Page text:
Count us among the pleasantly surprised last weekend when Gov. Tim Walz and legislative leaders announced they'd reached a budget deal with just hours remaining in this year's legislative session.

With the way things were going in St. Paul, did anyone seriously think this would happen? If recent years at the Minnesota Legislature serve as any kind of indicator, we doubt it.

After days of closed-door meetings, Walz, House Speaker Melissa Hortman and Senate Majority Leader Paul Gazelka emerged Sunday, May 19, with a plan to spend $48 billion over the next two years, a roughly 6% increase in spending from current funding levels.

These leaders did something we didn't think was possible-they compromised. How refreshing is that? It's especially promising in the current partisan political environment in this country, where compromise often equates with weakness and politicians seem to prefer campaigning to governing.

The compromise budget deal comes with a provision that would keep in place a tax on medical providers that is used to fund health insurance coverage for children, elderly, disabled and low-income people that was set to expire at year's end. The continuation of the 2% tax, which was dropped to 1.8%, was a top priority for Democrats but a point of opposition for Republicans, who deemed the tax a "sick tax."

And the state will continue paying insurance companies for two years to help manage the risk of those on the individual insurance market, which is intended to bring down premium prices.

Democrats had to drop a plan to gradually increase the tax on gasoline by 20 cents per gallon to fund road and bridge repairs. Walz and Democrats proposed the tax hike, while GOP lawmakers adamantly opposed it.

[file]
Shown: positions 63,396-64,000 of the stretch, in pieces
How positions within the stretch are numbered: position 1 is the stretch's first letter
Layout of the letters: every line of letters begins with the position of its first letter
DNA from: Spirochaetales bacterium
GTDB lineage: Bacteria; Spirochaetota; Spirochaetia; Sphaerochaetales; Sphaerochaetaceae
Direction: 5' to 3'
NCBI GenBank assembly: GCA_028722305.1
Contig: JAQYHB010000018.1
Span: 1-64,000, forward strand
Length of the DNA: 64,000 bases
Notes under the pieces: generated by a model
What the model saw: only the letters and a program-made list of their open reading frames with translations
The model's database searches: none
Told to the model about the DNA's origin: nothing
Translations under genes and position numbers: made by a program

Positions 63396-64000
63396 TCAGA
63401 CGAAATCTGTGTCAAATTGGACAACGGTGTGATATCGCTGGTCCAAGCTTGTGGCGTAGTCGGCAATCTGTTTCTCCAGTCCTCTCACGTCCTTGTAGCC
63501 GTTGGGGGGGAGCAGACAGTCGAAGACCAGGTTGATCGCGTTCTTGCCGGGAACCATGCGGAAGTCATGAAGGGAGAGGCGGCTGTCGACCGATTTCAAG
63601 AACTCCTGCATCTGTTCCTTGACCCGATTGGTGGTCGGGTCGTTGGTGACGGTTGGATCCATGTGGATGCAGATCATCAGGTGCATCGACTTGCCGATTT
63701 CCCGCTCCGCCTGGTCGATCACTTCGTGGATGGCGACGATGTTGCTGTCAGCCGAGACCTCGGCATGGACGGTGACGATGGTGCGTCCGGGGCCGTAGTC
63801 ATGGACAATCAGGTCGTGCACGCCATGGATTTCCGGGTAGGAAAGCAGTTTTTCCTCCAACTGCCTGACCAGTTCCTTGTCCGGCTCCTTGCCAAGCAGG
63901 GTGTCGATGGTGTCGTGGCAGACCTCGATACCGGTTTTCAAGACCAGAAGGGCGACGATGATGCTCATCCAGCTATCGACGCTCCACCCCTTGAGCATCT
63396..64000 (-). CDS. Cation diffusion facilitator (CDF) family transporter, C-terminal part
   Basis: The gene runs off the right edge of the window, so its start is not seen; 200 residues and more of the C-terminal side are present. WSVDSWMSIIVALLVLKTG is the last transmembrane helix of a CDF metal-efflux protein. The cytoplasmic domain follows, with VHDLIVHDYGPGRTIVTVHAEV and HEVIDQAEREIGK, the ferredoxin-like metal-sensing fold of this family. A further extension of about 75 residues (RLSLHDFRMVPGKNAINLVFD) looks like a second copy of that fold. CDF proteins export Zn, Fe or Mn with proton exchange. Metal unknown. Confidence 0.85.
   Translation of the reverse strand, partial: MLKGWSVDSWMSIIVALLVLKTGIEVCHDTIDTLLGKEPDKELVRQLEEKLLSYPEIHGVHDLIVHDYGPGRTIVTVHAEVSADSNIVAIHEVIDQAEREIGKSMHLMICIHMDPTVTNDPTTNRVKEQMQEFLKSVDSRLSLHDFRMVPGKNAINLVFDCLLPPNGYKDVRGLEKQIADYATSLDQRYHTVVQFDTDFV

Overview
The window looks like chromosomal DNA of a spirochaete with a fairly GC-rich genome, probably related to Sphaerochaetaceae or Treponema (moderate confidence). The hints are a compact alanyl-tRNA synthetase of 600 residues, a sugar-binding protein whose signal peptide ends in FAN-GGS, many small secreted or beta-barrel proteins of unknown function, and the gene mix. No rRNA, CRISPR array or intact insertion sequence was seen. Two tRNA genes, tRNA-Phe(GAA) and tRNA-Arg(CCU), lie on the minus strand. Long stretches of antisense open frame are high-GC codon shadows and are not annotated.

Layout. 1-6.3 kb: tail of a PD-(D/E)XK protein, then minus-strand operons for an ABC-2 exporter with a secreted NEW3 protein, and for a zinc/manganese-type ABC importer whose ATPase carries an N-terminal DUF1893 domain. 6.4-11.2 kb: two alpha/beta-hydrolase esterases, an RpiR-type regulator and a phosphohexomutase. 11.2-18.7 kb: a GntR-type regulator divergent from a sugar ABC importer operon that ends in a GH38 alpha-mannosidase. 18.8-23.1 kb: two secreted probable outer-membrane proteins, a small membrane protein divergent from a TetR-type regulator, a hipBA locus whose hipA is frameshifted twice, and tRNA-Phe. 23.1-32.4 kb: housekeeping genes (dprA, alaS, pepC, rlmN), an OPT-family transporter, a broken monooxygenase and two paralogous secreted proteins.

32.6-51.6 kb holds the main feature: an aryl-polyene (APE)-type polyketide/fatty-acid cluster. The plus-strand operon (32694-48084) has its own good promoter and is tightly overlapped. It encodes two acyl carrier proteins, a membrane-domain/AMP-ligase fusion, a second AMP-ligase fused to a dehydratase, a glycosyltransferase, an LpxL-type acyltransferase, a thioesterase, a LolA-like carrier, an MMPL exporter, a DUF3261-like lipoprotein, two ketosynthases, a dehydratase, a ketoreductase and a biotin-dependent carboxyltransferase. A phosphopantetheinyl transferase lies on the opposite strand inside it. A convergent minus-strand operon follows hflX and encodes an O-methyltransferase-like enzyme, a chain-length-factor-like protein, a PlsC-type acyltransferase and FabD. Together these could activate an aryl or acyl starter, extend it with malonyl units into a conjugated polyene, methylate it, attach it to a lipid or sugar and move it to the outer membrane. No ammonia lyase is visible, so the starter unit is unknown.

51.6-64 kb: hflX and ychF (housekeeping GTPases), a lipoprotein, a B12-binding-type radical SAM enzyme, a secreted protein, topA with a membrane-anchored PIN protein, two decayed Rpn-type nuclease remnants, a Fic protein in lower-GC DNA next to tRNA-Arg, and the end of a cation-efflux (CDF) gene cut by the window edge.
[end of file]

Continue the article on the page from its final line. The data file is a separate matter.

The plan includes changes to the state tax code to conform with federal codes and will include tax relief for middle-class Minnesotans.

The plan would also boost per-pupil funding to public schools by 2% next year compared to current levels and an additional 2% in the following year. And another $40 million would also go to funding broadband expansion.

The leaders also proposed dipping into the state's rainy day fund to pay for new spending in education, health care, community prosperity projects and other areas.

Not perfect but the agreement is still a reason to be optimistic, especially considering ours is the only state in the union with a divided government. It's satisfying to see politicians govern for all of us, in a civil manner, instead of playing politics.

We realize that nothing is set in stone, and a special session-and perhaps political bombast from both sides-is in order before anything can be signed into law. But we want to give Gazelka, Walz and Hortman credit for getting this done. We're sure it wasn't easy but we appreciate the effort. Democrats and Republicans in the House and Senate, your kudos will have to wait until after the special session.

If there's a point of contention for us, though, it's the idea of using rainy day funds for new spending. That's a quick way to push our state into the red if-more likely when-another financial downturn rolls around.

There also was the problem of the bulk of the negotiations happening behind closed doors. Minnesotans deserve to see the processes involved in their government. Our state's leaders have promised more transparency with the special session, and we're certain we all will hold them to that.

What makes us happy is that no one is entirely happy with the budget bill, but everyone seems to be able to find parts of it they like. That's compromise-you can never get everything you want and you have to give up something in order to preserve other things.